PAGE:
a stimulation processor (214a) operably connected to the antenna and to the cochlear lead; and

    a magnet apparatus (100, 100a, 100b, 100c), associated with the antenna and including a case (102, 102b, 102c) defining a central axis (A1), characterized by the magnet apparatus further comprising a magnet frame (108, 108b, 108c) within the case and rotatable relative to the case about the central axis of the case and a plurality of elongate diametrically magnetized magnets (110, 110b, 110c) that are located in the magnet frame, the magnets defining a longitudinal axis (A2) and a N-S direction and being freely rotatable about the longitudinal axis relative to the magnet frame.


     
    2. A cochlear implant as claimed in claim 1, wherein
    the magnets (110, 110b, 110c) each define a N-S rotational orientation; and
    the magnets are magnetically attracted to one another in such manner that, absent the presence of a dominant magnetic field, the N-S rotational orientation of the magnets is perpendicular to the central axis (A1) of the case (102, 102b, 102c).
     
    3. A cochlear implant as claimed in claim 1, wherein
    the magnets (110, 110b, 110c) each define a length in the direction of the longitudinal axis (A2), a thickness, and a width; and
    the length is greater than the width and the thickness.
     
    4. A cochlear implant as claimed in claim 3, wherein
    the width is greater than the thickness, and wherein
    the width extends in the N-S direction.
     
    5. A cochlear implant as claimed in claim 3, wherein
    the magnets (110, 110c) each define a cross-section, including first and second curved surfaces that are connected to one another by first and second flat surfaces (114), in a plane perpendicular to the longitudinal axis (A2);
    the curved surfaces are separated from one another in the N-S direction; and
    the flat surfaces are separated from one another in a direction perpendicular to the N-S direction.
     
    6. A cochlear implant as claimed in claim 3, wherein
    the magnet frame (108, 108b, 108c) defines a thickness; and
    the thickness of the magnets (110, 110b, 110c) is less than the thickness of the magnet frame, wherein
    the magnet frame includes a plurality of magnet recesses (118, 118b, 118c) defining recess lengths and recess widths, in which the plurality of magnets are located;
    the magnet recess lengths are substantially equal to the magnet lengths; and
    the magnet recess widths are substantially equal to the magnet widths.
     
    7. A cochlear implant as claimed in claim 3, wherein
    at least one of the magnets (110, 110b, 110c) is longer than an adjacent magnet.
     
    8. A cochlear implant as claimed in claim 1, wherein
    the magnets (110, 110c) each define a non-circular cross-section in a plane perpendicular to the longitudinal axis (A2).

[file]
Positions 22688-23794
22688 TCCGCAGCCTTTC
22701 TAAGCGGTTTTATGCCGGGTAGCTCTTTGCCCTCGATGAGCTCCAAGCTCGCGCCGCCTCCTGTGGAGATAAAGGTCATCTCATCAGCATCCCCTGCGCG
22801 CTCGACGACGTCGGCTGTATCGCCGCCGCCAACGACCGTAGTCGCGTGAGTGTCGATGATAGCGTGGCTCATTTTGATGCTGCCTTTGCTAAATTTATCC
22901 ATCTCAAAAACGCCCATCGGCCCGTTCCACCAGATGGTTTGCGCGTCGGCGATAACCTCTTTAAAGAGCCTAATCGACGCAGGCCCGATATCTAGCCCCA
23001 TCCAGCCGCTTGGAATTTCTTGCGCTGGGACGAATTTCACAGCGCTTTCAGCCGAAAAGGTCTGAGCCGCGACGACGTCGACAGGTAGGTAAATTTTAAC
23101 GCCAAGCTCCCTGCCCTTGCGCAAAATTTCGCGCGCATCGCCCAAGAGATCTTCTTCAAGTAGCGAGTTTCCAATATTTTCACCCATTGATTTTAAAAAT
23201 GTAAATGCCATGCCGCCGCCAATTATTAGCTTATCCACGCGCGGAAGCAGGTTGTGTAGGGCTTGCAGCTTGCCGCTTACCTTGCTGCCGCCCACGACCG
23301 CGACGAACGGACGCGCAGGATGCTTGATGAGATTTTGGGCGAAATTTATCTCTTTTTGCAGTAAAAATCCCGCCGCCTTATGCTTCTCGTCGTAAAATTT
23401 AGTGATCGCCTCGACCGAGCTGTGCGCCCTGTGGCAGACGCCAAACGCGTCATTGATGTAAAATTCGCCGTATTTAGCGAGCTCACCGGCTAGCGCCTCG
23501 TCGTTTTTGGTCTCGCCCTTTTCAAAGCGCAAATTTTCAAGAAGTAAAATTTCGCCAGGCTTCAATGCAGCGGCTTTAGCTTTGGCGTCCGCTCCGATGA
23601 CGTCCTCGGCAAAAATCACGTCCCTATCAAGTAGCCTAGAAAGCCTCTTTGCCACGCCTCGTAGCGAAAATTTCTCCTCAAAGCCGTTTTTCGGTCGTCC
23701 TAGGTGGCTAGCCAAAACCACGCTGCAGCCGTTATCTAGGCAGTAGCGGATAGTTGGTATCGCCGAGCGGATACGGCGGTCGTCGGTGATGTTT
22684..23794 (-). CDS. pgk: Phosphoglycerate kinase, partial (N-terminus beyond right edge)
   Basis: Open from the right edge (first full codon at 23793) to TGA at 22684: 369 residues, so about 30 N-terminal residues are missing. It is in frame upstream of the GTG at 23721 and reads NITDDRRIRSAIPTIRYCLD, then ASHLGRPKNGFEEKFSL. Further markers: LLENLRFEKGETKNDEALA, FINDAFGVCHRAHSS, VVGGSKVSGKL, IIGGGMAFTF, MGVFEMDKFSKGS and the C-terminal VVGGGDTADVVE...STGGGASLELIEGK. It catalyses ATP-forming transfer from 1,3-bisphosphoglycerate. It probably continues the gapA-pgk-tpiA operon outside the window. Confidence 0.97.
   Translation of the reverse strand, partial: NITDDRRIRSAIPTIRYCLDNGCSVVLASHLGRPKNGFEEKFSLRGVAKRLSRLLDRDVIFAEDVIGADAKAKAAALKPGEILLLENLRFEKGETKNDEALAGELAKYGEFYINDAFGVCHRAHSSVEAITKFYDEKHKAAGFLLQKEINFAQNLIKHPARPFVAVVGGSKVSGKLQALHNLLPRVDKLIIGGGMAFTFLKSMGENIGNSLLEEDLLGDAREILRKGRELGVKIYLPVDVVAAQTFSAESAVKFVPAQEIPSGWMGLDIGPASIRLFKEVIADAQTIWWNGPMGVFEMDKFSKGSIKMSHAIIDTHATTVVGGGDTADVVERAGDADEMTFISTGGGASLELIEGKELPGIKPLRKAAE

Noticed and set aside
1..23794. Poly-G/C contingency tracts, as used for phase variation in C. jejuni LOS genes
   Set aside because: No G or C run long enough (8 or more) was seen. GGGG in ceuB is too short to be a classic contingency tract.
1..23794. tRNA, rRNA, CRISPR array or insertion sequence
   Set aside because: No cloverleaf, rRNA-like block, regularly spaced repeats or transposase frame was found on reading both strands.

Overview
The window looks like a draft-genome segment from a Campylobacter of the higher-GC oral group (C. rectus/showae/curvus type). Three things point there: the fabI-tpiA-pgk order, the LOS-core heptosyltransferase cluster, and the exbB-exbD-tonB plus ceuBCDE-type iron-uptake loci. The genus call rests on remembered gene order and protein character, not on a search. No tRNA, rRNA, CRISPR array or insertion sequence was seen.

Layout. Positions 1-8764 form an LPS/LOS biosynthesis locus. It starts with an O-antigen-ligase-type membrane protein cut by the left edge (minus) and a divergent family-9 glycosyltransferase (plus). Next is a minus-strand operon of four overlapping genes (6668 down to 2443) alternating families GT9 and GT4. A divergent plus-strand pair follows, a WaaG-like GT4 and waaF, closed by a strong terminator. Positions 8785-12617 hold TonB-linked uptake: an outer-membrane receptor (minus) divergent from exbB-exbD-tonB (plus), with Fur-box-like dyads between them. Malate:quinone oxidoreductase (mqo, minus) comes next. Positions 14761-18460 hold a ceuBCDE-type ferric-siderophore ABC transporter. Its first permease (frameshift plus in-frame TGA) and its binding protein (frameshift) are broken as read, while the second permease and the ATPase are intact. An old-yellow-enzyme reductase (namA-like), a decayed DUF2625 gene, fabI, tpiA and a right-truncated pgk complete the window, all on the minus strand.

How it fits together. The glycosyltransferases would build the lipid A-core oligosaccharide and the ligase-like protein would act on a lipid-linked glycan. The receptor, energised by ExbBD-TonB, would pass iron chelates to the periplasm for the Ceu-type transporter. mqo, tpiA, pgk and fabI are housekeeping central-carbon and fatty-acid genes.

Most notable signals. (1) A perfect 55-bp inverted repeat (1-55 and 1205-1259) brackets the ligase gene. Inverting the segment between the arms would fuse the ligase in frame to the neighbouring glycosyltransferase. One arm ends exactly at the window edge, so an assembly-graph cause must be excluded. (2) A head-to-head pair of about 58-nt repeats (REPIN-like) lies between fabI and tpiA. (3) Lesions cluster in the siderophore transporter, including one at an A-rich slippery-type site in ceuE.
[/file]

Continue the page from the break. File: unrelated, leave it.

9. A cochlear implant as claimed in claim 1, wherein
    the longitudinal axes (A2) of the magnets (110, 110b, 110c) are parallel to one another.
     
    10. A cochlear implant as claimed in claim 1, further comprising:
    lubricious material (122, 124, 126, 128, 128c) between the case (102, 102b, 102c) and the magnet frame (108, 108b, 108c) or between the magnets (110, 110b, 110c) and the magnet frame.
     
    11. A cochlear implant as claimed in claim 1, wherein
    the magnets (110, 110b, 110c) are located within respective tubes (128, 128c) formed from lubricious material.
     
    12. A cochlear implant as claimed in claim 1, wherein
    the magnet frame (108b, 108c) includes a single magnet recess (118b, 118c) in which all of the plurality of magnets (110b, 110c) are located with no portion of the magnet frame located between adjacent magnets, wherein
    the single magnet recess includes a first portion and second and third portions that are shorter than the first portion.
     
    13. A cochlear implant as claimed in claim 1, wherein
    the magnet frame (108, 108b, 108c) includes a lubricious outer layer (126), wherein the case (102, 102b, 102c) defines an inner surface that does not include a lubricious layer or wherein the magnets (110, 110b, 110c) define respective outer surfaces and at least a portion of the outer surfaces of the magnets is covered by lubricious material (126).
     
    14. A system, comprising
    a cochlear implant (200) as claimed in any one of claims 1-13; and
    an external device (400) including a diametrically magnetized disk-shaped positioning magnet (410), wherein
    the external device includes a housing (402) and the positioning magnet is not rotatable relative to the housing.
     
    15. A system, comprising
    a cochlear implant (200) as claimed in any one of claims 1-14; and
    a headpiece (400) including

    an antenna (408), and

    a diametrically magnetized disk-shaped positioning magnet (410) associated with the antenna, wherein the headpiece includes a housing (402) and the positioning magnet is not rotatable relative to the housing.


     


    Ansprüche

    1. Cochlea-Implantat mit:

    einer Cochlea-Zuleitung (206) mit einer Mehrzahl von Elektroden (212);

    einer Antenne (208);

    einem Stimulationsprozessor (214a), der in Wirkverbindung mit der Antenne und der Cochlea-Zuleitung steht; und